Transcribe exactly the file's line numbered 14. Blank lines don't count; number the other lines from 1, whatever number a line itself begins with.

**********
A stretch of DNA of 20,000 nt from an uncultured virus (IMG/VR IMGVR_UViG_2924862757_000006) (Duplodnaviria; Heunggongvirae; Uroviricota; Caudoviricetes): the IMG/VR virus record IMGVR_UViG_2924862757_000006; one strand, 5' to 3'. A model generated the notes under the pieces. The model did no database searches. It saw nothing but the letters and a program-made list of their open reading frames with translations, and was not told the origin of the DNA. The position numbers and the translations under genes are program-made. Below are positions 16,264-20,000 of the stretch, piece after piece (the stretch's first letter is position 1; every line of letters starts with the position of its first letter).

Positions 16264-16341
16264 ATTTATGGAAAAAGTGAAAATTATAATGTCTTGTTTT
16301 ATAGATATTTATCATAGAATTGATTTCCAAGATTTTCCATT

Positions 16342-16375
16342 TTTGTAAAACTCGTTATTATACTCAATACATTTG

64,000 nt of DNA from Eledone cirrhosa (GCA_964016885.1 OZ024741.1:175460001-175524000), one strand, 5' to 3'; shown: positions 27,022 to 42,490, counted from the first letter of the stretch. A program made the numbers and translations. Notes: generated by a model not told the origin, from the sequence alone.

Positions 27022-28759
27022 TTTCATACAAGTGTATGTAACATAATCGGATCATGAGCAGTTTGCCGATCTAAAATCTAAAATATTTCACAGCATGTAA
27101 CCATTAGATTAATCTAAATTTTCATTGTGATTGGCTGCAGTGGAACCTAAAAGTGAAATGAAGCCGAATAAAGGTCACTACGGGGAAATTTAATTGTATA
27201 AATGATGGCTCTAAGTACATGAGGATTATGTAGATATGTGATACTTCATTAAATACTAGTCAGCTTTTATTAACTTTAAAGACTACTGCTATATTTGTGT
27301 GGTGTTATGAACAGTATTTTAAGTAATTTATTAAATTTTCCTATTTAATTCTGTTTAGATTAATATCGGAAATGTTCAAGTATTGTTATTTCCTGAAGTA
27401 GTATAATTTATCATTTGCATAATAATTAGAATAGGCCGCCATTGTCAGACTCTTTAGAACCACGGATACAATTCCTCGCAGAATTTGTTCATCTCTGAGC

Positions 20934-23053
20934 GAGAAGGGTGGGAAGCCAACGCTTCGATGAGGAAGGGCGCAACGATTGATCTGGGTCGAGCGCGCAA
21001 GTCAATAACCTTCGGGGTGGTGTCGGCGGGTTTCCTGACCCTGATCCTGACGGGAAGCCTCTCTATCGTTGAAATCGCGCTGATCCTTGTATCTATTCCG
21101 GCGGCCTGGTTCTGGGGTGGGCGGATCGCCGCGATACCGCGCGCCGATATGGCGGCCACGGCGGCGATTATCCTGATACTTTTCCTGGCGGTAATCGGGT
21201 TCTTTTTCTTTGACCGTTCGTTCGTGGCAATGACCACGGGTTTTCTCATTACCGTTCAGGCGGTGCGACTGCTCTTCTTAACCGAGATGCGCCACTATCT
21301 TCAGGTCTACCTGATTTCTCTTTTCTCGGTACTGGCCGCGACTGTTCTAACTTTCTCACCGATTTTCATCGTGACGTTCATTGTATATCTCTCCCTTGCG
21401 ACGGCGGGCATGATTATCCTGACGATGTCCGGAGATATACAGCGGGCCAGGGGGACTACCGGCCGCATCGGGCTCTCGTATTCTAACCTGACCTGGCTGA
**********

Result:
Positions 20934-23053